Short-Course Budesonide Clears Active Eosinophilic Esophagitis

November 30, 2010

By Megan Brooks

NEW YORK (Reuters Health) Nov 29 - In adolescents and adults with active eosinophilic esophagitis (EoE), a 15-day induction course of nebulized budesonide can induce histological remission and improve symptoms, according to a study published in the November Gastroenterology.

And while tissue remodeling is an important problem with EoE, "our study demonstrates that fibrosis can be reversed with topical corticosteroids," said co-author Dr. Alex Straumann from University Hospital Basel in Switzerland in e-mail to Reuters Health.

The prevalence of EoE is increasing; epidemiological data suggest it's now the second leading cause of chronic esophagitis, behind gastroesophageal reflux disease. EoE affects all age groups but most often individuals between 20 and 50 years old.

Standard drug therapy for EoE includes systemic or topical corticosteroids and leukotriene antagonists, but these recommendations are based on case reports and small case series. "So far no proper randomized controlled trials have been published," Dr. Straumann said.

The research team enrolled 36 patients older than 14 with clinically, endoscopically, and histologically confirmed active EoE. For 15 days, half were treated via nebulizer with 1 mg budesonide suspension formulation (Pulmicort Respules; AstraZeneca) twice daily and the other half were treated with nebulized saline placebo.

After 15 days of budesonide treatment, the average number of eosinophils in the esophageal epithelium (the primary endpoint) was significantly reduced by 91.9%, from 68.2 to 5.5 eosinophils per high power field (p < 0.001). In the placebo group, eosinophil load remained almost unchanged, going from 62.3 to 56.5 eosinophils per high power field (p = 0.48).

Thirteen of 18 patients (72.2%) in the budesonide group fulfilled criteria for complete histologic remission compared with 2 of 18 (11.1%) in the placebo group. Three patients in the budesonide group (16.7%) had histologic responses, compared with none in the placebo group.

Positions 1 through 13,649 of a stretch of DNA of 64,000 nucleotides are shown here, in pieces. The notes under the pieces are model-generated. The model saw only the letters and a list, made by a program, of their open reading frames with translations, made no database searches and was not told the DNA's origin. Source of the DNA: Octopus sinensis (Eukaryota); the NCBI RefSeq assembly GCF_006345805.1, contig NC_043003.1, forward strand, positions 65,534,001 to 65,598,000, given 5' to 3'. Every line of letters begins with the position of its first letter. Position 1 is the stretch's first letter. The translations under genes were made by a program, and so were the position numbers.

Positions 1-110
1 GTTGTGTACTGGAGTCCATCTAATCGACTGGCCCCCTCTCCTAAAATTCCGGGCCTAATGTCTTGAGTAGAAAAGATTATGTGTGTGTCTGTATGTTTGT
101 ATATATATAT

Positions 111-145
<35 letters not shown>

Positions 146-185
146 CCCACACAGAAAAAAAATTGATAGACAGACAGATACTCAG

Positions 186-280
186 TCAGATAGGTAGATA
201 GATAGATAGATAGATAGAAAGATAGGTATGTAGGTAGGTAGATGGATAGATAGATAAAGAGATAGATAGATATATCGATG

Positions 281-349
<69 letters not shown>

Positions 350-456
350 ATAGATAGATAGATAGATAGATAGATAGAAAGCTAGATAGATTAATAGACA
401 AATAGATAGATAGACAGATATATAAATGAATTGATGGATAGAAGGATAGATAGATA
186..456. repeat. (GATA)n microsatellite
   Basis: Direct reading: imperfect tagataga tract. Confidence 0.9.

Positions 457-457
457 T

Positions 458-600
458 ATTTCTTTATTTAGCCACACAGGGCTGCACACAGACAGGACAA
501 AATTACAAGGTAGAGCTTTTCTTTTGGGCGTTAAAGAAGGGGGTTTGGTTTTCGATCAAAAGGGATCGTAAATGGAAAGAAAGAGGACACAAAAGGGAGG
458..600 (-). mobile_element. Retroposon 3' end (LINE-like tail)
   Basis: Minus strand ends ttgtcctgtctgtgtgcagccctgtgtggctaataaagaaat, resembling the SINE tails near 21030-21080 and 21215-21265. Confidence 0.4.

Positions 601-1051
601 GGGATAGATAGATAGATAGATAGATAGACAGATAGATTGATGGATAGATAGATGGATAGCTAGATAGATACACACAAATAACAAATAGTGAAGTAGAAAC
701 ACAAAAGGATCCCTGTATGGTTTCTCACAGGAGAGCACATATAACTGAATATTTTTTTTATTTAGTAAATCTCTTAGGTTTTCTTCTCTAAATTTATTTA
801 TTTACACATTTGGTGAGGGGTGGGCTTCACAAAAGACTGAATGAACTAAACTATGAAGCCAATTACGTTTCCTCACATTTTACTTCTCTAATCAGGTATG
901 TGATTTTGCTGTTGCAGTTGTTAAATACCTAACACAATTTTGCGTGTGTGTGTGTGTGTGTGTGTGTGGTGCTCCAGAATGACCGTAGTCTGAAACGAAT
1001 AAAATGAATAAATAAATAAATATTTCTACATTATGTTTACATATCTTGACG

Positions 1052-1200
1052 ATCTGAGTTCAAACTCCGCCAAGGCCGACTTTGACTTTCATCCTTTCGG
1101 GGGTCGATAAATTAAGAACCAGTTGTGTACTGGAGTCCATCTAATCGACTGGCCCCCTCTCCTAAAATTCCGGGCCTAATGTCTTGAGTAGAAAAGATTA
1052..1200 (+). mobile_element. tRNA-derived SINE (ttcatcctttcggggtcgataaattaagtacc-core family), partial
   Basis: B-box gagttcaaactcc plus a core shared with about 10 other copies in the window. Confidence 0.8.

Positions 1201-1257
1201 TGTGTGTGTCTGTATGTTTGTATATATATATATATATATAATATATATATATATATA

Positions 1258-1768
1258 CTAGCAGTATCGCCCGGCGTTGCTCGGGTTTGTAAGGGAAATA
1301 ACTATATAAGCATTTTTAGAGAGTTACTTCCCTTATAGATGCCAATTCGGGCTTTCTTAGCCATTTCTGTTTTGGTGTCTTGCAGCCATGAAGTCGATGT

At the outset, all patients were bothered to a similar degree by dysphagia when eating solid foods. Dysphagia symptoms improved rapidly and significantly (p < 0.0001) in 13 of 18 patients in the budesonide group, whereas the swallowing disturbances persisted in 14 of 18 in the placebo group.

Endoscopy examination showed a reversal of white exudates and red furrows in the budesonide group. Budesonide, but not placebo, also reduced epithelial cell apoptosis by 75%, as well as molecular remodeling events in the esophagus, the authors report.

A significant reduction (but not normalization) of fibrosis and fibrosis-related markers was also evident after 15 days of budesonide, they say.

Esophageal application of nebulized budesonide was well tolerated and no serious adverse events were reported.

"The study demonstrates that a short 15-day treatment is sufficient to achieve a resolution of inflammation and symptoms," Dr. Straumann said. He added that the question of the long term management of EoE is not answered by this trial, although a soon-to-be published follow up study will yield longer-term data.

The study was funded by the Swiss National Science Foundation and AstraZeneca, Switzerland.

Gastroenterology. Posted November 2010. Abstract


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